Basal insulin is also referred to as background insulin. It is that insulin which the pancreas produces and is present all the time. In contrast, bolus insulin is the extra amount of insulin the pancreas produces in response to glucose intake. In patients with T1DM, the pancreas stops making insulin and the patient needs to inject it. In patients with T2DM, the pancreas continues producing insulin but it may be in insufficient quantities or the body may be resistant to its effects.
Basal, or continuously acting, insulin is a mainstay of treatment in patients with both T1DM and T2DM. While basal insulin medications have been available for decades, recent years are seeing new ones come to market.
What is basal insulin?
NPH: In 1923, Hans Christian Hagedorn and August Krogh founded the Nordisk Insulin Laboratorium and obtained the rights to develop insulin therapy. In 1936, Hagerdorn and B. Norman Jensen discovered the effects of injected insulin could be prolonged with the addition of protamine. They licensed protamine zinc insulin (PZI) and sold it to several manufacturers. Its effects lasted 24-36 hours. In 1946, Nordisk was able to form crystals of the protamine and insulin and marketed it as NPH insulin. This NPH insulin had a faster onset of action and could be mixed with other insulins. Today, Novo Nordisk replaced all animal insulins with recombinant human insulin.
NPH human insulin has an onset of action of 1 to 2 hours. It reaches its peak at around 8 hours and has a duration of action of 12 or more hours. The higher the dose, the longer it is to peak effect and the longer is the duration of action. NPH insulin can be premixed with regular insulin or a rapid-acting insulin analog. It is typically administered twice a day.
Glargine: This basal insulin was developed in Sanofi-Aventis’ biotechnology lab in Germany. It represents Germany’s largest and most important pharmaceutical export and is used by over 3.5 million people in over 100 countries. It was first marketed world-wide in 2005. It is a recombinant human insulin analog and when it is injected, it forms microprecipitates in the subcutaneous tissues. From these, small amounts of insulin glargine are slowly released over 24 hours. Because of relatively constant concentration/time profile, no peak effect is observed. Interestingly, it is produced using a labroratory strain of E. coli (K12) as the production organism. It differs from human insulin by the fact that asparagine at the A21 position is replaced by glycine and 2 arginines and added to the C-terminus of the B-chain. Its onset of action is 1.5 hours.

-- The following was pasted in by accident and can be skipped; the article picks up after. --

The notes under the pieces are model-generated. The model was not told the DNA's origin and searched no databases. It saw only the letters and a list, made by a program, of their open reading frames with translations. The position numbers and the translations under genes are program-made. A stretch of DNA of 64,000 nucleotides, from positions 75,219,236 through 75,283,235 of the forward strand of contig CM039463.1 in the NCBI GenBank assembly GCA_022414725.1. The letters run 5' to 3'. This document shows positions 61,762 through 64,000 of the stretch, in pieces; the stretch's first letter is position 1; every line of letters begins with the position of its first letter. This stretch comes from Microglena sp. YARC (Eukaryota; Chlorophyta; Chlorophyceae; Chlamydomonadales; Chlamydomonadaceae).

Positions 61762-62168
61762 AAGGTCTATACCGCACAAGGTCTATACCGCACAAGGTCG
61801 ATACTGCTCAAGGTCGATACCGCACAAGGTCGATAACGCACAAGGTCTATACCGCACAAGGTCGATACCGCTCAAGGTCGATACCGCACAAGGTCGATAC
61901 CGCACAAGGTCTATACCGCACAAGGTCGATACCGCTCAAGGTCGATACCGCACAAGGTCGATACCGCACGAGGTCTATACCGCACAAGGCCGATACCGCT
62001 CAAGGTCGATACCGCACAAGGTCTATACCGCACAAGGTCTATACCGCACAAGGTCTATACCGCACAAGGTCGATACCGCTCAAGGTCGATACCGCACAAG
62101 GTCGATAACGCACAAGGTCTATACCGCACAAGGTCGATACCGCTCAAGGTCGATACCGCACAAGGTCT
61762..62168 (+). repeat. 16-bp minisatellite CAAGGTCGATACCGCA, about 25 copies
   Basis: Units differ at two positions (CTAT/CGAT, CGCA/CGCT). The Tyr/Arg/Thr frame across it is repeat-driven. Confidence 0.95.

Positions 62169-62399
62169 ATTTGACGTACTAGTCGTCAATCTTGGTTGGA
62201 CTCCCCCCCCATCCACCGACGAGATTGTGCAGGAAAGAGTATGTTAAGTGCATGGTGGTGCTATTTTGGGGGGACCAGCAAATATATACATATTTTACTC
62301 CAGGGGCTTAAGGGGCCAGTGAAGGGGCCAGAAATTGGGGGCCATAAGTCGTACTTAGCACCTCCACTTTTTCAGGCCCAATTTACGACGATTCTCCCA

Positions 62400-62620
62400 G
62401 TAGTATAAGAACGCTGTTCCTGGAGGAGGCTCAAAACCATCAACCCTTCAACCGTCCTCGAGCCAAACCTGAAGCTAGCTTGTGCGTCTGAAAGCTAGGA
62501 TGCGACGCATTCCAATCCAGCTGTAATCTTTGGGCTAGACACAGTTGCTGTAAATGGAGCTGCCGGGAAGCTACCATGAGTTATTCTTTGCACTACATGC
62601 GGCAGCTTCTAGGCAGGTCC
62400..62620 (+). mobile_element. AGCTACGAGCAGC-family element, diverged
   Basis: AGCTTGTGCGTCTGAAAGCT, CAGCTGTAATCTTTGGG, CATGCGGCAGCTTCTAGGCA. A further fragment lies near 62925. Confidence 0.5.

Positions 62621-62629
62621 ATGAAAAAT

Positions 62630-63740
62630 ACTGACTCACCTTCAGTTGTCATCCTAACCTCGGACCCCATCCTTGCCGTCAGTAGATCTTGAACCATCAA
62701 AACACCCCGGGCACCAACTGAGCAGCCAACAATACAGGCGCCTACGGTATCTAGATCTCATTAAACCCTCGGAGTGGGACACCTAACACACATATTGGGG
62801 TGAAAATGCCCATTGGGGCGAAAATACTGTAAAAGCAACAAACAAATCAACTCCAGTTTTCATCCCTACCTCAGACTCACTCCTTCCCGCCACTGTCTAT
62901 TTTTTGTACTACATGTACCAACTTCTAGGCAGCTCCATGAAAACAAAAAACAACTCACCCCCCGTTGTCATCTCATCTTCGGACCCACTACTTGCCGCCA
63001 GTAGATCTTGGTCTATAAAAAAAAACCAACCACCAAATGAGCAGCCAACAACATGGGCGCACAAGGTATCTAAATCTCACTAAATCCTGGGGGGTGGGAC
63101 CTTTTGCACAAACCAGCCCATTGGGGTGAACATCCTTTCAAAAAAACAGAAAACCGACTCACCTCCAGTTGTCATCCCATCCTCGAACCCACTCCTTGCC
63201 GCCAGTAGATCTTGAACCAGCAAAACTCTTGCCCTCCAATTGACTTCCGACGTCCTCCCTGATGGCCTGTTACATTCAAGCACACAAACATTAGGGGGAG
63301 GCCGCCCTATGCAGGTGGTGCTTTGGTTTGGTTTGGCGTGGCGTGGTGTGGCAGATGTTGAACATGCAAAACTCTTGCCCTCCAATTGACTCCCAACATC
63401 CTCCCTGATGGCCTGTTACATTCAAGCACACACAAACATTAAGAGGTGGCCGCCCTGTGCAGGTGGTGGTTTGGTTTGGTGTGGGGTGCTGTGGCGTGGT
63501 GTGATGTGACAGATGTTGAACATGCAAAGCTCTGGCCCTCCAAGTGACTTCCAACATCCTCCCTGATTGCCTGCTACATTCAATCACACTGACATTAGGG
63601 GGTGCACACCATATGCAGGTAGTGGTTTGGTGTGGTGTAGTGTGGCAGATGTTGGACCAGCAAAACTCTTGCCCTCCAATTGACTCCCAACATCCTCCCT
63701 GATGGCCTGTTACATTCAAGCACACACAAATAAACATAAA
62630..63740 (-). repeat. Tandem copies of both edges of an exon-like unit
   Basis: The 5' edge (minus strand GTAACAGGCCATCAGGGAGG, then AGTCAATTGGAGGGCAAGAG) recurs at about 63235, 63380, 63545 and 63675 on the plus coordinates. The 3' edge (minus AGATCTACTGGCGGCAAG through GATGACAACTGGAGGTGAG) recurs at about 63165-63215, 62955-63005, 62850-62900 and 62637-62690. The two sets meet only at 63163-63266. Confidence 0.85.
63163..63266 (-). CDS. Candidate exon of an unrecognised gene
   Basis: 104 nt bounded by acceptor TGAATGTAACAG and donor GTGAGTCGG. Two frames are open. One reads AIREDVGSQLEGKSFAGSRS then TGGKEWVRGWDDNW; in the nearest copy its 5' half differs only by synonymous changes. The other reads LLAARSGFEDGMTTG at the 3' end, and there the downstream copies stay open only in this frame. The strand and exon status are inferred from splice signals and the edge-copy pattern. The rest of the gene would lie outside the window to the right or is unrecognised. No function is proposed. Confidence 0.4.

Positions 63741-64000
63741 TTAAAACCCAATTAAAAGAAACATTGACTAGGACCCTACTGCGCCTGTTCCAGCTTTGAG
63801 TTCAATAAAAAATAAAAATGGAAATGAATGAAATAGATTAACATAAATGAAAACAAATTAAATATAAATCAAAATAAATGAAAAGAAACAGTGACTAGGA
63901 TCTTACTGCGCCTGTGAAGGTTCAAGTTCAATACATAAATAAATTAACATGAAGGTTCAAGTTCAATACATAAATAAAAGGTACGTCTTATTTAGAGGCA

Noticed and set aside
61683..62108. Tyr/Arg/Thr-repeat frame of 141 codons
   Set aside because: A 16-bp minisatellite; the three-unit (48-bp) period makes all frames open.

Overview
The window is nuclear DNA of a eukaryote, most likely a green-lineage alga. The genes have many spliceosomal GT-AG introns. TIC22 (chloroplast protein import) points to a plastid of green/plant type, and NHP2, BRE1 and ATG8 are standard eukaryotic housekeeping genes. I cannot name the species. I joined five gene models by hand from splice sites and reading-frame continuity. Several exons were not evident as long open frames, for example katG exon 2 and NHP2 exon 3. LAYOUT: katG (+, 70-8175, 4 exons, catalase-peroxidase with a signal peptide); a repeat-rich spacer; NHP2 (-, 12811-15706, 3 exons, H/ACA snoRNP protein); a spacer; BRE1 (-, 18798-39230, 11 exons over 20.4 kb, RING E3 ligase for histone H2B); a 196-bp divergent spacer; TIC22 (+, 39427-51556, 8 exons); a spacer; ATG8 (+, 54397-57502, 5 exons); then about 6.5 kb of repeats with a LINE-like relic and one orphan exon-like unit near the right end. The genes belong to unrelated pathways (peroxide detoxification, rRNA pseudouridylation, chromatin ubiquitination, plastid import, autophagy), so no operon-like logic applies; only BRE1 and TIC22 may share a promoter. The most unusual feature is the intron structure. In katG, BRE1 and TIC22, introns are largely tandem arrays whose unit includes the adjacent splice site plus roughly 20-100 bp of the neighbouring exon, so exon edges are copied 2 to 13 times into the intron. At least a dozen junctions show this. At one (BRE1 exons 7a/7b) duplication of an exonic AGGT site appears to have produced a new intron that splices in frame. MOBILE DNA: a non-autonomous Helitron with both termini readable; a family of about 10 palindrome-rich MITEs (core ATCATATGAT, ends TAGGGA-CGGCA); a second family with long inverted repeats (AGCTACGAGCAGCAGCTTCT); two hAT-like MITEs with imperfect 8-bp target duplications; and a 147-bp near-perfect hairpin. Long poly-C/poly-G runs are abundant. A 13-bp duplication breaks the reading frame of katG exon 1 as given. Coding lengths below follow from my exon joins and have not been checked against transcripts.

Detemir: This basal insulin does not form microprecipitates when it is injected into the subcutaneous tissues. It is absorbed from the injection site slowly over 24 hours. It binds with albumin in the blood stream. This binding helps prevent it from rapid or irregular insulin absorption. Its onset of action is 1 hour with no peak and its duration of action is 12-24 hours. (A complete list of all available insulins can be found here.)
Commonly prescribed insulins
The most commonly prescribed insulins are referred to U100 insulin. This means that there are 100 units of insulin dissolved in 1 ml of liquid. These include NPH, glargine, degludec, and detemir as well as short-acting human regular insulin and short-acting inulin analogs (lispro, aspart, glulisine). The newest long-acting insulins are important because they provide sustained glucose lowering without increased risk of hypoglycemia. Additionally, the newer agents help overcome severe insulin resistance.
One study conducted in patients with T2DM looked at safety in patients who were previously treated with insulin alone. The improvement in HbA1C was similar in the treatment group receiving glargine as compared to the control group maintained on NPH insulin. In the patients treated with glargine, the incidence of nocturnal hypoglycemia was 25% lower than the control group. Additionally, they experienced less weight gain.
For decades, insulin has been a gold standard of treatment in diabetic patients. We have seen how insulin has evolved since that time and it continues to do so. Recent studies indicate that an inhaled form of insulin will soon be available for routine use. As clinicians, we all know the terrible consequences diabetes can cause. It is as imperative now as it has ever been to have safe and effective treatment. In the 21st Century, it is also key to have easy to use medications so that patients will actually take them.
About the Author
Linda Girgis MD, FAAFP is a family physician practicing in South River, New Jersey. She was voted one of the top 5 healthcare bloggers in 2016. Follow her on twitter @DrLindaMD.